NAJAF, Iraq – As the sandstorms (search) howl, bodies ache with cramps and fever and the hours creep by dull and empty. Soldiers daydream of home, or at least some action in Iraq (search). But for many, neither is likely any time soon.
War, the saying goes, is moments of sheer terror punctuating long stretches of utter boredom. In Iraq, the moments are becoming fewer and the stretches ever longer.
"Exciting," quips Army Spc. Dan Atkinson, of Watertown, Wisconsin, peering through choking dust at concertina wire, a few mud huts and acres of desert sand from his guardpost at the 82nd Airborne Division (search) compound outside this southern Iraq city.
Soldiers like him will be logging thousands of hours standing guard in coming months at far-flung locations across Iraq, mostly waiting and looking at nothing but sand or stars. Others will tick off incoming supplies, dole out dinner in mess tents and sort perhaps the most precious commodity, mail.
The highlight of guard duty, says the 22-year-old soldier and would-be artist, is when some local kids edge up to the wire to test out their few English words or try to sell Iraqi dinars.
Atkinson has time aplenty to think about what he will do with his accumulating pay (buy art supplies and bank the rest), where he will spend his post-Iraq vacation (in Germany or New Zealand) and how his sister is coping in high school at "that crazy age of 16."
Spc. Ruben Llanas Jr. counted up his first cousins, all 43 of them, during one bloc of free time. But even during his 12 hours on duty, Llanas' workload as a personnel specialist with the 82nd has slackened greatly.
"The hardest thing about Iraq? Having so much time to sit around," Llanas said.
Other mind games: Spc. Christopher Ducheneaux, an infantryman, likes to construct Utopias, taking a wall of democracy, a pillar of socialism, a foundation of traditional culture to make up perfect societies. He also thinks of having children with his wife of three months and the new computer she has just bought them.
"I believe our part in this overall endeavor has been completed. If so, I want to go home," said the Washington D.C. native, indulging in smoked mussels, red caviar and rosemary crackers recently sent by his wife.
Ducheneaux may soon have his wish. About 1,200 soldiers of the 82nd are expected to return to the United States in May. But for many other units, this is just the start of months of living sluggishly as the war evolves into security and peacekeeping operations along the lines of Afghanistan, Bosnia and Kosovo.
During this phase, the dangers faced by U.S. troops are expected to diminish but the already harsh environment will become harsher. In Iraq's baking summer months, diseases spread more rampantly and venomous snakes, scorpions and spiders join the area's legions of flies.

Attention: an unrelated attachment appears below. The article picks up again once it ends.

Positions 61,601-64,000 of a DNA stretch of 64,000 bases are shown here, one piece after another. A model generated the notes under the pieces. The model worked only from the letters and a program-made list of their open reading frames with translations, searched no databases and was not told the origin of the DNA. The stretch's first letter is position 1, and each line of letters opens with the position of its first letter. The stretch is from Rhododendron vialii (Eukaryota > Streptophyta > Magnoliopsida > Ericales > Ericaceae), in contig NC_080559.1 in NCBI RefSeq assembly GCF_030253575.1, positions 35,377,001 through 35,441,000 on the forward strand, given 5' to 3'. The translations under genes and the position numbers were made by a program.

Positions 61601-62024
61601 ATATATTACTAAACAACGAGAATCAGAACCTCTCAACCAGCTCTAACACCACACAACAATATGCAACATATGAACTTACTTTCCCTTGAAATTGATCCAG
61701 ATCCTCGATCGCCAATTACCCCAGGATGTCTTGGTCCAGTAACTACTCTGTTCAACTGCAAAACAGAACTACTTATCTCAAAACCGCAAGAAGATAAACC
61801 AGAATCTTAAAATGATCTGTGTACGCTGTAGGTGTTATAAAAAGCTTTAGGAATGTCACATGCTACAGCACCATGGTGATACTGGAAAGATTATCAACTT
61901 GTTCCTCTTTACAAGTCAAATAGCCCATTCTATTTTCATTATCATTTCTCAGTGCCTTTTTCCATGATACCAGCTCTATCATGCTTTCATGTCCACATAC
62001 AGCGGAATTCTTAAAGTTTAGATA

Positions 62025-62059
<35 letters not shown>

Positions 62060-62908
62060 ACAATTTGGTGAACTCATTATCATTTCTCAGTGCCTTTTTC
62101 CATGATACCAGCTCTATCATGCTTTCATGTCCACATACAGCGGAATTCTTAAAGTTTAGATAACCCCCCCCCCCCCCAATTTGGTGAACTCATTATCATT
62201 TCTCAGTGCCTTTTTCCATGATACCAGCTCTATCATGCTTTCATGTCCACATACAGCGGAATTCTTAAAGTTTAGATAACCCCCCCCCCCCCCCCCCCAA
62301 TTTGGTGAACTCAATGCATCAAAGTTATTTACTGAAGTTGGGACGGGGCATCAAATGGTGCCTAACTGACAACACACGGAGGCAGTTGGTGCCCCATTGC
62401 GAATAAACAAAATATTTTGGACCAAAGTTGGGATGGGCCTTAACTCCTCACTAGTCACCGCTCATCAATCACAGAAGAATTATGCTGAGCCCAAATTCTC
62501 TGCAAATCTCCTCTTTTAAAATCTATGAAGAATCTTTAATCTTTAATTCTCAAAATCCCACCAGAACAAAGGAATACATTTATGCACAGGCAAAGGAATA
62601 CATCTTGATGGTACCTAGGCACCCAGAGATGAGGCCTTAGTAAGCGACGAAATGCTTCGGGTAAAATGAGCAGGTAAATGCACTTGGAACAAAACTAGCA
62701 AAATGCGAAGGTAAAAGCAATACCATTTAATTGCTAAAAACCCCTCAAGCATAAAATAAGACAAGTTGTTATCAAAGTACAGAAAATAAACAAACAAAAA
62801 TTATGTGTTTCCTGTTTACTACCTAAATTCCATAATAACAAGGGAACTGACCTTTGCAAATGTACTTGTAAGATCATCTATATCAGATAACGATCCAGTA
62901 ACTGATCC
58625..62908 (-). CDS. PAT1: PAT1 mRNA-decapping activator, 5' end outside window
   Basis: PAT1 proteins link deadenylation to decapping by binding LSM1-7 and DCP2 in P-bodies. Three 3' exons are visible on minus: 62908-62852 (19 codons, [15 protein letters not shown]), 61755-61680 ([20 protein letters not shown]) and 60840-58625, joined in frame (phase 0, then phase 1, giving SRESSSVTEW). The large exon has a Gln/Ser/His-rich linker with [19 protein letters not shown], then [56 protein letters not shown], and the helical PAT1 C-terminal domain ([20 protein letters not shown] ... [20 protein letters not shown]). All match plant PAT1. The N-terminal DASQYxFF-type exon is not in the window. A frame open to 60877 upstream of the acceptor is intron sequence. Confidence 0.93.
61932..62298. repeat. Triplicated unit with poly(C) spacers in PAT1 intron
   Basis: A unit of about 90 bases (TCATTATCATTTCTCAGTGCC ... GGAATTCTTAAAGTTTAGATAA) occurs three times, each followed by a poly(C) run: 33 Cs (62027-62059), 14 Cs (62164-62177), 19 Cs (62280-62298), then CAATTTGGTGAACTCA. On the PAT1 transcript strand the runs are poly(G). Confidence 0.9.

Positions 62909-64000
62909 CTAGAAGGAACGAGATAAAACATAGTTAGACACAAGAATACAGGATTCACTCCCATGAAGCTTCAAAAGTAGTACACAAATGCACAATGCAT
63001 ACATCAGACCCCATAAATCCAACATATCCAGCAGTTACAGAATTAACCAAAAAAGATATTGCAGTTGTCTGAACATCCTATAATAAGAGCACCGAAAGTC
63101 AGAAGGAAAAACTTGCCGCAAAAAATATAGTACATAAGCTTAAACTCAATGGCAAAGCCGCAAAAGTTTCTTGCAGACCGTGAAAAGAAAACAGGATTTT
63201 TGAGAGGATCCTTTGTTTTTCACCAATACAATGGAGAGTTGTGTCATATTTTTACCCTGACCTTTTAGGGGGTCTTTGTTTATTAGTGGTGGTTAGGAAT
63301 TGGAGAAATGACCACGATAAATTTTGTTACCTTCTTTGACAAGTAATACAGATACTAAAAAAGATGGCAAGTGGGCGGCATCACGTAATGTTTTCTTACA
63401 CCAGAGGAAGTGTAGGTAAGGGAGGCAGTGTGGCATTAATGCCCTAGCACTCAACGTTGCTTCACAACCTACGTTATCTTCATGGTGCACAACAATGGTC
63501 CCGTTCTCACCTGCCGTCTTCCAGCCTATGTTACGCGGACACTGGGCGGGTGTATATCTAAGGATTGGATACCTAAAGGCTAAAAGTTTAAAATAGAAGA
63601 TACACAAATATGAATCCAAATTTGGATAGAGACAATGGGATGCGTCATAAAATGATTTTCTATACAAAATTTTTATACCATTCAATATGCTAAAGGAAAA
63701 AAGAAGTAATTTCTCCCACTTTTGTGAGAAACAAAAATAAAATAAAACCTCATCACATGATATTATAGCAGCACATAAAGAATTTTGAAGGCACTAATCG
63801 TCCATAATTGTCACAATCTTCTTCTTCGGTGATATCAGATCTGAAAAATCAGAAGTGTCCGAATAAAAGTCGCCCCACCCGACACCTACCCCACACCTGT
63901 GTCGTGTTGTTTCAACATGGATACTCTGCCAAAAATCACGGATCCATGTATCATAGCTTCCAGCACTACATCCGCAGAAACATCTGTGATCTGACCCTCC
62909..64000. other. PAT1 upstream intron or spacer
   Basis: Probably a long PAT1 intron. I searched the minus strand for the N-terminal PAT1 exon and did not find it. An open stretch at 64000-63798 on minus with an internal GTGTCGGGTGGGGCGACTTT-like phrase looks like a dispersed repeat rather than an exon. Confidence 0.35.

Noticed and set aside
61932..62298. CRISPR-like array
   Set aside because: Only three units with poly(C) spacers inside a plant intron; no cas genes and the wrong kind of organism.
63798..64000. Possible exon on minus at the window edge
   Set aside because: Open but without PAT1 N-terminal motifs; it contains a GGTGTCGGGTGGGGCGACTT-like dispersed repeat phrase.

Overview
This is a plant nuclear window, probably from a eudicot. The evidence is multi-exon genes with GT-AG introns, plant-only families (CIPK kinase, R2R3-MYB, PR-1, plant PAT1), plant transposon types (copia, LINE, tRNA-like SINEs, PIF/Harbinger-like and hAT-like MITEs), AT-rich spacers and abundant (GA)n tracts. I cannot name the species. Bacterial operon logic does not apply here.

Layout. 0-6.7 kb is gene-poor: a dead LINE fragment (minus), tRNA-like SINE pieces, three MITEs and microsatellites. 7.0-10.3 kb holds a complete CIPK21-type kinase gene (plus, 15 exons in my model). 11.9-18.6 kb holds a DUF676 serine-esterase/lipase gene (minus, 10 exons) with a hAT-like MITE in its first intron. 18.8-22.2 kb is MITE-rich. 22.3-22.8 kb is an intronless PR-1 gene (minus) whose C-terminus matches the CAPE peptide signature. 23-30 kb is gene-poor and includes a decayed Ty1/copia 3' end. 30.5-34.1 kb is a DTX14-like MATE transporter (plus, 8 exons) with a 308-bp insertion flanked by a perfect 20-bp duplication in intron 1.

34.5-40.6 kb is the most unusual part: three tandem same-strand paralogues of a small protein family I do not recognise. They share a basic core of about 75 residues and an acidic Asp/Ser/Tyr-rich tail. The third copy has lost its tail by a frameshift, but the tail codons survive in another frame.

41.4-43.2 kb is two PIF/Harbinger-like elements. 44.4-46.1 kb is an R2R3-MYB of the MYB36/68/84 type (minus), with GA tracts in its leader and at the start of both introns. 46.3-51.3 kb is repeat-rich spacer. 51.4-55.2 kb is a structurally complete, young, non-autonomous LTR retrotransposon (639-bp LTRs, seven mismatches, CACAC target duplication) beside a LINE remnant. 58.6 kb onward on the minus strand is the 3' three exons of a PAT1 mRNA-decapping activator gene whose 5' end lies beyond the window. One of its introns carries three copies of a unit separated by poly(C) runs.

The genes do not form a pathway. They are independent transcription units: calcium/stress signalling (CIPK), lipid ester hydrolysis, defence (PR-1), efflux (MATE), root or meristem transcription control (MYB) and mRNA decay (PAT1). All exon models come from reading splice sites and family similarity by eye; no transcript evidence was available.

Diarrhea, vomiting and flu-like fever, lasting 24 hours to several days, is already taking its toll on many at this compound. Medics say other units around the country are also being hit.
It's a Sunday and gusts of wind are again whipping up the surrounding desert to form stinging, brownish clouds. Dust penetrates every human orifice, and carpets the bare concrete floors of rundown barracks on which the soldiers sleep. When the wind shifts, the stench of human waste being burned in barrels by the compound wall assaults the senses.
On Sundays, Llanas, 24, remembers attending church and then going to his grandfather's house in San Antonio to play pool with two favorite cousins.
Others talk of what they'll do after retirement, what it means to be a Puerto Rican in American society and the A to Zs of sex. There's nostalgia over simple backyard picnics and regrets at having missed yet another birthday of a child.
But the desert blues at the 82nd, made up of regular army troops who have volunteered for parachute training, don't seem to include regret over having signed up for the military or been called for service in the Iraq War.
Ducheneaux, a Gulf War veteran, said he was enjoying life tending bar and falling in love when the Sept. 11 attack on the World Trade Center occurred. He decided to return to the army.
"I'm hardly a flag-waving, drum-beating zealot, but that just crossed the line. I was pissed off," he said. "I figured that making a bad martini wasn't doing much for the war on terrorism."